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Can I Wear my Glasses And Hearing Aids Together?

Hearing impaired man working with laptop and mobile phone at home or office while wearing hearing aids and glasses at the same time.

Movies and TV shows tend to utilize close-ups (at times extreme close-ups) when the action starts getting really intense. This is because more information than you’re probably even consciously aware of is conveyed by the human face. It’s no stretch to say that human beings are very facially centered.

So it’s not surprising that the face is where all of our primary sensors are, eyes, ears, mouth, and nose. The face is cram packed (in a visually wonderful way, of course).

But this can become an issue when you need multiple assistive devices. It can become a bit cumbersome when you wear a hearing aid and wear glasses at the same time, for example. It can be rather challenging in some situations. You will have a simpler time using your hearing aids and glasses if you take advantage of these tips.

Do hearing aids hinder wearing glasses?

It’s not uncommon for people to be concerned that their glasses and hearing aids might conflict with each other since both eyes and ears will need assistance for many individuals. That’s because there are physical constraints on both the shape of eyeglasses and the positioning of hearing aids. For many individuals, using them at the same time can lead to discomfort.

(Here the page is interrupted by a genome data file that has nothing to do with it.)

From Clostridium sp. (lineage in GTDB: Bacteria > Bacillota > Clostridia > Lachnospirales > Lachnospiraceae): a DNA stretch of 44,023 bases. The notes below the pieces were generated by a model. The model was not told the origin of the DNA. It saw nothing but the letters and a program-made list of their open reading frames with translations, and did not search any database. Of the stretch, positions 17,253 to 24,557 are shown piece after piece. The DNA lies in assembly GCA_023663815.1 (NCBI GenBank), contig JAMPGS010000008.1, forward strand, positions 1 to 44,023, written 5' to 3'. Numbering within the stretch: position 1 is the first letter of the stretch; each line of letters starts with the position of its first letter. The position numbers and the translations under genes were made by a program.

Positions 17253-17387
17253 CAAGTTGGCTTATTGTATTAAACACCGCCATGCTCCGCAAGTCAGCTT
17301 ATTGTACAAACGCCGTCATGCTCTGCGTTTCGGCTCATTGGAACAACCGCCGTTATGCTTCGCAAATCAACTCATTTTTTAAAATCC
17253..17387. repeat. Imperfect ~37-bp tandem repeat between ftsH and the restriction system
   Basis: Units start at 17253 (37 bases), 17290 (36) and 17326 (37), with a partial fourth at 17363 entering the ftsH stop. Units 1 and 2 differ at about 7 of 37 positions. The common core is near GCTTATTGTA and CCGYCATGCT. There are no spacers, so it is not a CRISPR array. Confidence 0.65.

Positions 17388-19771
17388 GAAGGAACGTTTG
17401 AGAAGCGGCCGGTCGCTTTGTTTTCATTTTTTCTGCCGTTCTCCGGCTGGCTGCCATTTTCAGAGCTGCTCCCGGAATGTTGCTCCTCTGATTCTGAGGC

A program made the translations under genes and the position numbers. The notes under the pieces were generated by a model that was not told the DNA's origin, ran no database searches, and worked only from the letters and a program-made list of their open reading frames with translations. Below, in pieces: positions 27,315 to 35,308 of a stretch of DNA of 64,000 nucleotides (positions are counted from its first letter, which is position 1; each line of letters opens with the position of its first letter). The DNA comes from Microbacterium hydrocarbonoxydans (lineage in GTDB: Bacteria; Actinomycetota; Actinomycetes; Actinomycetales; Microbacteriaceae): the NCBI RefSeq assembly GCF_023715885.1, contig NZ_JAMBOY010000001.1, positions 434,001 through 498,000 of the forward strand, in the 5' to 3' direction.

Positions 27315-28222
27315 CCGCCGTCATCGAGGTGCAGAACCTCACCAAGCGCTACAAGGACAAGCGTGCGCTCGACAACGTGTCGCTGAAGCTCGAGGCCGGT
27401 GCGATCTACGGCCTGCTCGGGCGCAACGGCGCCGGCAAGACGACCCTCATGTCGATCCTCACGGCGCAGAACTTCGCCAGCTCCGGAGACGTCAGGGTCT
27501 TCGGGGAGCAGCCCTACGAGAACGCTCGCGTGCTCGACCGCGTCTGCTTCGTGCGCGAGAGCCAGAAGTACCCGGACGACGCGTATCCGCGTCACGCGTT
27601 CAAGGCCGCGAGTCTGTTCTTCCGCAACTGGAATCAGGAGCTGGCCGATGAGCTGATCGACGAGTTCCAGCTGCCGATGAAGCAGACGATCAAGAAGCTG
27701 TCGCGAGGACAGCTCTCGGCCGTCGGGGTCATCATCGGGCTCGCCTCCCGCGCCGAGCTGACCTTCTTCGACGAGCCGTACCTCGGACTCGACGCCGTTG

A few primary concerns can arise:

  • Pressure: Somehow, both hearing aids and eyeglasses need to be affixed to your face; the ear is the common anchor. However, having both a hearing aid and a pair of eyeglasses mounted on your ears can cause a sense of pressure and pain. This can also create pressure and strain around the temples.
  • Skin irritation: All of those bits hanging from your face can also sometimes cause skin irritation. Mostly this happens because neither your hearing aid nor glasses are fitting properly.
  • Poor audio quality: It isn’t unusual for your glasses to push your hearing aids out of position, resulting in less than perfect audio quality.

So, can you wear glasses with hearing aids? Of course you can! It might seem like they’re mutually exclusive, but behind-the-ear hearing aids can effectively be worn with glasses!

How to use hearing aids and glasses together

Every type of hearing aid will be compatible with your glasses, it’s just a question of how much work it will take. For the objective of this article, we’ll be talking about behind-the-ear style hearing aids. Inside-the-canal hearing aids are really small and fit almost entirely inside the ear so they aren’t really relevant here. There’s usually absolutely no clash between inside-the-canal hearing aids and glasses.